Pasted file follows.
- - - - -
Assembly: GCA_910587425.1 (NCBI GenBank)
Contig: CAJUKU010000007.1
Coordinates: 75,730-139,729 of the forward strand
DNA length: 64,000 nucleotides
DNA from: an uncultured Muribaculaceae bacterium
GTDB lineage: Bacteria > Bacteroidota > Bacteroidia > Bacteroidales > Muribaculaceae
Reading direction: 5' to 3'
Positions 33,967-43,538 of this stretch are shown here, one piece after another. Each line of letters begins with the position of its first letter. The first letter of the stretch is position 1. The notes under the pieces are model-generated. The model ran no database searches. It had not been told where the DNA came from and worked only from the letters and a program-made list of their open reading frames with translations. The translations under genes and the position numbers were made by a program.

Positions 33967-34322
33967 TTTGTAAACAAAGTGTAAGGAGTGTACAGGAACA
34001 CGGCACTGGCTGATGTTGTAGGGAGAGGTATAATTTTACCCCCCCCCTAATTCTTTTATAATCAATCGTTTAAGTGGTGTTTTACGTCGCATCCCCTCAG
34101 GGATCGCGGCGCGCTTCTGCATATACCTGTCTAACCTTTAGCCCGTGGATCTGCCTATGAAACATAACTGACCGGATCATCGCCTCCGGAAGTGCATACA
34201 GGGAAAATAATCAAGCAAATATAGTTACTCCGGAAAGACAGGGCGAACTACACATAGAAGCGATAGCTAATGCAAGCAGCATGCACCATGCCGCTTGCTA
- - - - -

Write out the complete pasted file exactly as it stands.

Assembly: GCA_910587425.1 (NCBI GenBank)
Contig: CAJUKU010000007.1
Coordinates: 75,730-139,729 of the forward strand
DNA length: 64,000 nucleotides
DNA from: an uncultured Muribaculaceae bacterium
GTDB lineage: Bacteria > Bacteroidota > Bacteroidia > Bacteroidales > Muribaculaceae
Reading direction: 5' to 3'
Positions 33,967-43,538 of this stretch are shown here, one piece after another. Each line of letters begins with the position of its first letter. The first letter of the stretch is position 1. The notes under the pieces are model-generated. The model ran no database searches. It had not been told where the DNA came from and worked only from the letters and a program-made list of their open reading frames with translations. The translations under genes and the position numbers were made by a program.

Positions 33967-34322
33967 TTTGTAAACAAAGTGTAAGGAGTGTACAGGAACA
34001 CGGCACTGGCTGATGTTGTAGGGAGAGGTATAATTTTACCCCCCCCCTAATTCTTTTATAATCAATCGTTTAAGTGGTGTTTTACGTCGCATCCCCTCAG
34101 GGATCGCGGCGCGCTTCTGCATATACCTGTCTAACCTTTAGCCCGTGGATCTGCCTATGAAACATAACTGACCGGATCATCGCCTCCGGAAGTGCATACA
34201 GGGAAAATAATCAAGCAAATATAGTTACTCCGGAAAGACAGGGCGAACTACACATAGAAGCGATAGCTAATGCAAGCAGCATGCACCATGCCGCTTGCTA